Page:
Agreement could be ratified as early as February;
critics condemn concessions
LIES, Capital Press 1/14/10
Klamath Basin farmers, Indian tribes, fishing
groups and conservationists have released for public
review a restoration agreement designed to provide a
long-term water supply for Klamath Basin farmers and
The plan, three years in the making, could be
ratified as early as next month.
Its ultimate success is contingent upon several
factors, said Greg Addington, executive director of
the Klamath Water Users Association, including
federal and state funding, congressional and
executive branch approval and removal of four lower
Klamath River dams.
Also for the plan to work, stakeholders need a
critical mass of Klamath Basin water users to sign
on, Addington said.
The plan includes an agreement for landowners to
cede irrigation water for conservation purposes in
low-water years under assurances they will have full
access to water in high-water years.
And it calls for the acquisition of 30,000
acre-feet of water in the upper basin -- enough
water to irrigate 18,000 acres of pasture land. And
it requires participating landowners to support
efforts to improve wildlife habitat.
"Our goal was to ensure the long-term viability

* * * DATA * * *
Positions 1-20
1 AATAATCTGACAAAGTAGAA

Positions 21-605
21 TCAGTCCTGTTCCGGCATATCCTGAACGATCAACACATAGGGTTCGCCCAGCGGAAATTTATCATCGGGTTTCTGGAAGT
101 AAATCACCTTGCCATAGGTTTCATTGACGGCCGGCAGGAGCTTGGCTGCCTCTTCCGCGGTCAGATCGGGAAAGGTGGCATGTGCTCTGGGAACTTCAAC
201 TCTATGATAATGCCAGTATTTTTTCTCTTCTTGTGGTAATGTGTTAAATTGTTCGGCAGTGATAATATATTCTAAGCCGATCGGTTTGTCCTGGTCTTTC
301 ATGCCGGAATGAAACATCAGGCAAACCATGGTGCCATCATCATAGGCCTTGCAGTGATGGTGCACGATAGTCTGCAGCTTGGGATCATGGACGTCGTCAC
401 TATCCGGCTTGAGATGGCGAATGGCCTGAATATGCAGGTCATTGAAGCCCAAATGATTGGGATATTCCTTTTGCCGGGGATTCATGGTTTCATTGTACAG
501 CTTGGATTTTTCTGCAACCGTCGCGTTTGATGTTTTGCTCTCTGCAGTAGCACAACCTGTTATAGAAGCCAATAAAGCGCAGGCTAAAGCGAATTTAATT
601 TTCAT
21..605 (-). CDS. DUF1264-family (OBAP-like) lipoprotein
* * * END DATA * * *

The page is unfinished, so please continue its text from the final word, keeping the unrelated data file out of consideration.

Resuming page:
of irrigated agriculture inside and outside the
Klamath Project," Addington said. "It's now up to
our members to decide if they are better off with or
without (the agreement).
"That's our focus over the next 30 days --
talking to membership and others in the community,
and explaining what has happened, what it means and
how it will affect them," he said.
Tom Mallams, president of the Klamath Off Project
Water Users Association, said the association "can't
sign the agreement in its present form." Mallams
said off-project farmers and ranchers are getting
little in return for ceding rights to a substantial
amount of water.
"The project irrigators are always saying the
plan is better than the status quo," Mallams said.
"If this is implemented as it's written, I think we
will look back and say the status quo wasn't so bad
Karl Scronce, president of the Upper Klamath
Water Users Association, disagreed. The agreement
ensures some water delivery even in low-water years,
he said, which is better than the alternative.
"With river flow requirements as high as they are
in the current biological opinion and the lake level
minimum requirements where they are, I think
agriculture could be in severe trouble without the
agreement," Scronce said.
More than two dozen organizations were involved
in crafting the agreement, including three tribes,
three Oregon agencies and two California agencies,
four counties, four federal agencies, fish and
conservation groups and several irrigation
The earliest the agreement could go into effect
is 2012, Addington said, given that federal agencies
already are devising their 2011 budgets.